Wood finishes danish oil, dining room table woodworking plans - Review

Categories: Woodworking Plans Dresser | Author: admin 24.12.2012

Danish oil is a penetrating wood finish that is related to both Tung oil and polymerized linseed oil. The above image shows Danish Oil being applied to a cabinet door to add color and freshen the old existing finish.
After half an hour, test the wood to make sure the unabsorbed Danish oil is ready to be removed.
Allow the wood to sit for approximately half and hour and check to see if additional oil has risen to the surface.
Finishing wood for interior applications serves the functions of (1) protecting the wood (mostly from liquids) and (2) enhancing the appearance of the wood. The plastic look people are referring to when they assert this claim is the result of high reflectivity or "gloss." It is just as accurate to say that wood that is finished with a high-gloss surface has a "wet look" or has a "glass look" (indeed, these adjectives are sometimes used to market wood finishes).
Folks, all of these finishes are polymers, meaning they are comprised of long strings of carbon and hydrogen atoms, usually with some oxygen atoms thrown in. I am willing to bet that if one were to do an environmental lifecycle analysis of a quart of conventional petroleum-based urethane wood finish and compare it to a quart of some exotic tung-oil-based finish, the urethane would probably come out ahead. If you want a finish that penetrates a bit deeper, imparts more contrast to the grain in the wood, and is a little tougher, then use an oil-based polyurethane finish.
First, the most important variable in determining finish quality is your care and patience. Minwax Fast-Drying Urethane (available in different sheens) - I like the appearance (darkens wood more than acrylics). Waterlox Original Tung-Oil Finish - this strikes me as quite similar to the Sutherland and Welles finish. If you want to read some some interesting descriptions of finishes by those who are really obsessive about them, check out these notes by Russ Fairfield on finishes.

It often a top choice of finishes because it can be used on just about all types of wood surfaces.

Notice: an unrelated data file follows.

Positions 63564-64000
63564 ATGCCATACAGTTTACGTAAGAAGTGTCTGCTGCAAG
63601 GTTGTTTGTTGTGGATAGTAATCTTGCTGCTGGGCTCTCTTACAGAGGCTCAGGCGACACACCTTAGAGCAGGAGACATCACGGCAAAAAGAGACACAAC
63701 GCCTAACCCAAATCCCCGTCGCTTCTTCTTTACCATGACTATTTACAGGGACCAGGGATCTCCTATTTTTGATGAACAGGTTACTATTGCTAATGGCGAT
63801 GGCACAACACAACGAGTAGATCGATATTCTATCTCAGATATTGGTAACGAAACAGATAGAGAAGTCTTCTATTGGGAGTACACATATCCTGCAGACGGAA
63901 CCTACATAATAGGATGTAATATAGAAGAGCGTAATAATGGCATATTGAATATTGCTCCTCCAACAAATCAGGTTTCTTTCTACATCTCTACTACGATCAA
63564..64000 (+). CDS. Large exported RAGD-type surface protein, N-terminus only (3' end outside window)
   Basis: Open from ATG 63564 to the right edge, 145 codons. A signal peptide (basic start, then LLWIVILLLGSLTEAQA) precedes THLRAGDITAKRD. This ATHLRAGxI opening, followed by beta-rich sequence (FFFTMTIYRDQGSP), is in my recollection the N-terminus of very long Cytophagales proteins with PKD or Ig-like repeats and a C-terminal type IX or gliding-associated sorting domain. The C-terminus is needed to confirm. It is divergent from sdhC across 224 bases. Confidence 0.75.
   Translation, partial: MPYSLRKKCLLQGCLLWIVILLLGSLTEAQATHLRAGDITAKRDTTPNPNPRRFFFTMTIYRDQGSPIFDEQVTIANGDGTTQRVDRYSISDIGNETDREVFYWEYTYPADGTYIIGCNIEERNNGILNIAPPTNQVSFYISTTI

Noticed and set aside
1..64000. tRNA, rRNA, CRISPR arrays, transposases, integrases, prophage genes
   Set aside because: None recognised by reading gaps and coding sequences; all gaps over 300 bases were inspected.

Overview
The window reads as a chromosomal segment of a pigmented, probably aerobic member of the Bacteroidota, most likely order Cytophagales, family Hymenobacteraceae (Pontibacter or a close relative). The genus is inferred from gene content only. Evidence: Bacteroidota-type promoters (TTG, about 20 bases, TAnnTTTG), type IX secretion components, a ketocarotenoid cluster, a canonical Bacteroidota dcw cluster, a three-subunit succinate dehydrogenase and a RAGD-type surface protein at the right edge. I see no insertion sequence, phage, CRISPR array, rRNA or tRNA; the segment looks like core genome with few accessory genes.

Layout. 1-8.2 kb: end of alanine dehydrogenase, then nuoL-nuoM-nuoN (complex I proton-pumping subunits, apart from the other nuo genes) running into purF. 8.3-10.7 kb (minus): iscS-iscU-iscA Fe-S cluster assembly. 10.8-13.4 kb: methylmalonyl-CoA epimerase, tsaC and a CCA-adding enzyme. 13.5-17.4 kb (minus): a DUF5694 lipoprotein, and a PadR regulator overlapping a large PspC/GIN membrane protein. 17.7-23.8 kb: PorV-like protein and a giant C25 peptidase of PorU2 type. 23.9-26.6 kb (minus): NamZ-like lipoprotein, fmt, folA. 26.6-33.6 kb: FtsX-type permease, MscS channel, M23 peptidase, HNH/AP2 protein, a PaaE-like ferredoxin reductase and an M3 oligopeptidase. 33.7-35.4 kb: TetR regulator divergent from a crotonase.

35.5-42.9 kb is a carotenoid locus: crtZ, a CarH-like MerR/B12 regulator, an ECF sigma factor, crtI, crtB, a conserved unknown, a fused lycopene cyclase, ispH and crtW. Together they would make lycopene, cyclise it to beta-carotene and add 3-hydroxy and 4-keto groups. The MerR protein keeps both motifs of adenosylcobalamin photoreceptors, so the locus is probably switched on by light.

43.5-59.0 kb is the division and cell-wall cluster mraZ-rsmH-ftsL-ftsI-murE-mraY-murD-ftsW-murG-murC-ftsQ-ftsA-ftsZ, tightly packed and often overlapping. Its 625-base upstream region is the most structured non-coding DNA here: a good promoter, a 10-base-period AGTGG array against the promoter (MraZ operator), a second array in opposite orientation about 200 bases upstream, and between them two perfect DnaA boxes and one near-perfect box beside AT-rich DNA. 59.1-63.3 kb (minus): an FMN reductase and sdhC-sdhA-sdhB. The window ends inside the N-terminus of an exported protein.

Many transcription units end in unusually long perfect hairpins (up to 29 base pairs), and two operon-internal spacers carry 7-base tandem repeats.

The goal is to have the surface of the wood remain wet for at least 15 minutes of the first half hour. This brand of Danish oil is available in many colors and it provides professional-looking results. You should plan on applying a fresh layer of oil to your furniture approximately every year or two. Basically, to get a great finish, you need to start with wood that is sanded very smooth (with at least 220 grit sandpaper). Your first coat of finish is hopefully penetrating the surface of the wood somewhat and forming a composite layer of cellulose and the polymer that develops when the finish dries. The manufacturer makes pretty outlandish claims, mainly that this finish can be applied in a single wipe-on coat, and that it protects against water, etc. We encourage you to stop by our store and see our actual color samples, applied on Ponderosa Pine, our predominant wood of choice. It is a substance that is non-toxic which is why it is a typical choice for eating areas and for anything that may end up in a child’s mouth – such as wooden toys. Other than being too glossy for me (yes, plastic-y despite being a "natural" finish), it worked fine. Honestly, I think the reason some of the niche products survive is that there are lots of myths and superstitions about finishes, and because very few people try several different products side by side.
If an area becomes nicked, dented or scratched, use the same color Danish oil that was originally applied, and add a layer to the damaged area. The environmental footprint of the original feedstock from which the finish was made is probably pretty much irrelevant.

Realistically it takes two days of elapsed time to put even a basic finish on wood, even with a "fast drying" acrylic finish.
It must be applied in very thin layers (wipe on and then rub off) or the tung oil will not dry in a reasonable amount of time. Furthermore, most finishes are available in low-gloss versions, usually called "satin." So, the "plastic look" and the type of finish that is used on the wood are really two separate issues. Consider that roughly speaking a gallon of petroleum can make somewhat less than a gallon of wood finish and somewhat less than a gallon of gasoline. I like the wipe-on version because it has quite low viscosity, so is easy to apply, and seems to penetrate the wood very well.
As a technical aside, virtually all wood finishes are polymers (molecules comprised of long chains of carbon and hydrogen molecules), which is a technical term that includes all "plastics." In fact, wood itself is a polymer (cellulose). Your drive to Home Depot and back to buy the wood finish therefore probably consumed more petroleum than was used to make the finish itself. This polymerization is inhibited if the layer of oil is too thick.) This finish is expensive and has limited distribution.
Many finishes are thin enough that they work fine as sealers so you don't need to use a special product for the first coat.

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